In the capitals of Europe, they are calling in the spies and the generals. I would call in someone far more frightening: an accountant. Europe’s states cannot afford the crises they have on their hands.
After the Paris attacks, the European Union needs to achieve three things: to restore control of its borders, screen and resettle its refugees, and retool its security forces to break the urban jihadist underground. Yet from London to Athens, governments are discovering that Europe’s financial quagmire has eaten away the very resources this security crisis demands.
Across the Continent, austerity budgets have cut the British Army to its smallest size since the Napoleonic Wars, slashed the Greek Navy, handicapped the Italian Coast Guard and seen Bulgarian border police officers protesting on the streets. Europe is not ready for urban warfare against the Islamic State, or even to patrol Greek island shores, let alone to conduct screening of the refugees shipwrecked on Italian beaches. Only a huge injection of cash can change this.
French and German ministers now see the refugee and security crises as linked, and have called for a new 10 billion euro fund to pay for enhanced security, better border controls and the integration of refugees. It will take more than that. Europe’s front-line states are in a miserable financial situation. If the crisis forces them to start borrowing heavily and break eurozone rules, the risks to their solvency and the common currency itself will rise.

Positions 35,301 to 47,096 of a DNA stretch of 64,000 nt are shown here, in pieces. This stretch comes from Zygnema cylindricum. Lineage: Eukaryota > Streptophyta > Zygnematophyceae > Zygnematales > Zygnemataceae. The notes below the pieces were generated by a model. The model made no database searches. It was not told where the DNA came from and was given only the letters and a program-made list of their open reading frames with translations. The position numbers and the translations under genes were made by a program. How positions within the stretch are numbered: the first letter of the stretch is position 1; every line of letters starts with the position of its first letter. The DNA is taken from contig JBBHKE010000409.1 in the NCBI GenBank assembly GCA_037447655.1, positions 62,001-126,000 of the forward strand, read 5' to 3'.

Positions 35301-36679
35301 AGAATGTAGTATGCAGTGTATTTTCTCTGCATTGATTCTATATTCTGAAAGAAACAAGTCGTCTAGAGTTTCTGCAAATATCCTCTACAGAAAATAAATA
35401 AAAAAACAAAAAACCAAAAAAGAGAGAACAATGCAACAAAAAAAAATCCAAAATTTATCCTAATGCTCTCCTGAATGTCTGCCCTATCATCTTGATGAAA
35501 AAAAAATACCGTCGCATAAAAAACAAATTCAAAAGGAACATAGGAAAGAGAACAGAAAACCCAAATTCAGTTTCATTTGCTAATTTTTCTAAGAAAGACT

The French president, François Hollande, knows his country’s fiscal situation is as tough as its security one. France’s debt is expected to reach 96.5 percent of gross domestic product, while this year’s budget deficit is running at 3.8 percent of G.D.P. — in breach of eurozone rules that limit deficits to 3 percent. Before the Charlie Hebdo and Bataclan attacks, Mr. Hollande had been planning major defense cuts, including 34,000 members of the armed forces, to bring down this deficit.
Those cuts are now off. A former top antiterror investigator has warned that France’s security services are “simply overloaded.” Promising an extra 600 million euros to fight terrorism, the president declared: “The security pact takes precedence over the stability pact. France is at war.”
Spain, Portugal, Italy and Greece — all under severe pressure from Europe’s refugee crisis — are running budget deficits and have national debts equal to or greater than their annual G.D.P. Following Paris’s lead, Italy is now calling for Brussels to exempt it from eurozone deficit rules so that it can spend more on security, while Athens resents being forced to cut 200 million euros, or about 5 percent, from its defense budget when it should be policing the islands and screening refugee flows for infiltrators sent by Raqqa, the Syrian city that is the Islamic State’s de facto capital.
Even as British parliamentarians voted to escalate military action against the Islamic State, the British Army is absorbing cuts from about 100,000 servicemen and -women to around 82,000. Britain has reduced its police force by 40,000 officers. Even so, the country’s budget deficit is running at 4.4 percent and the nation’s debt at 88 percent of G.D.P. Prime Minister David Cameron has announced new spending on counterterrorism, but Britain can afford military spending only at roughly half of 1990 rates.